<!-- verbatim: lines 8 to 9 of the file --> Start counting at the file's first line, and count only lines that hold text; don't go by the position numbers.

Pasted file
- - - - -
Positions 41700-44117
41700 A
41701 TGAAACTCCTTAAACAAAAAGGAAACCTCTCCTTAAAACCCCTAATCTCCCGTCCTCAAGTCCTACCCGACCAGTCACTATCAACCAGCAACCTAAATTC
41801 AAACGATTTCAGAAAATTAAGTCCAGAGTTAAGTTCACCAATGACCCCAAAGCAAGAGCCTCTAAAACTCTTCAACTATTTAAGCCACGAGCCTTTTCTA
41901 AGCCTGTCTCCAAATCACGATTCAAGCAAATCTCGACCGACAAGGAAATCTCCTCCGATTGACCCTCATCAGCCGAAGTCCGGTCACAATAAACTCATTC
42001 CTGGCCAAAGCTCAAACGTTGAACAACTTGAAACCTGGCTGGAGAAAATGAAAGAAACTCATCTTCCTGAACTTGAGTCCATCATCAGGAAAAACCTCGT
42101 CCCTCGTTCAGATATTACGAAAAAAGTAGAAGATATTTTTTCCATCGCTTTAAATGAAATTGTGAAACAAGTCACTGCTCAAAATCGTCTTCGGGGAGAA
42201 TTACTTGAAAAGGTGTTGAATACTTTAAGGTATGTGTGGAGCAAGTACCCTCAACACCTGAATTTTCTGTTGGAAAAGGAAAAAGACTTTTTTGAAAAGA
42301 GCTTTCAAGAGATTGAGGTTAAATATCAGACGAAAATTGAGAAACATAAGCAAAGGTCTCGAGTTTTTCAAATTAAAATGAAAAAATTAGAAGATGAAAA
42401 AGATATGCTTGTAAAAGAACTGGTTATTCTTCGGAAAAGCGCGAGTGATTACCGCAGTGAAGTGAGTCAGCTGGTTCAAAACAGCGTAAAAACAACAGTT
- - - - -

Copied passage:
42201 TTACTTGAAAAGGTGTTGAATACTTTAAGGTATGTGTGGAGCAAGTACCCTCAACACCTGAATTTTCTGTTGGAAAAGGAAAAAGACTTTTTTGAAAAGA
42301 GCTTTCAAGAGATTGAGGTTAAATATCAGACGAAAATTGAGAAACATAAGCAAAGGTCTCGAGTTTTTCAAATTAAAATGAAAAAATTAGAAGATGAAAA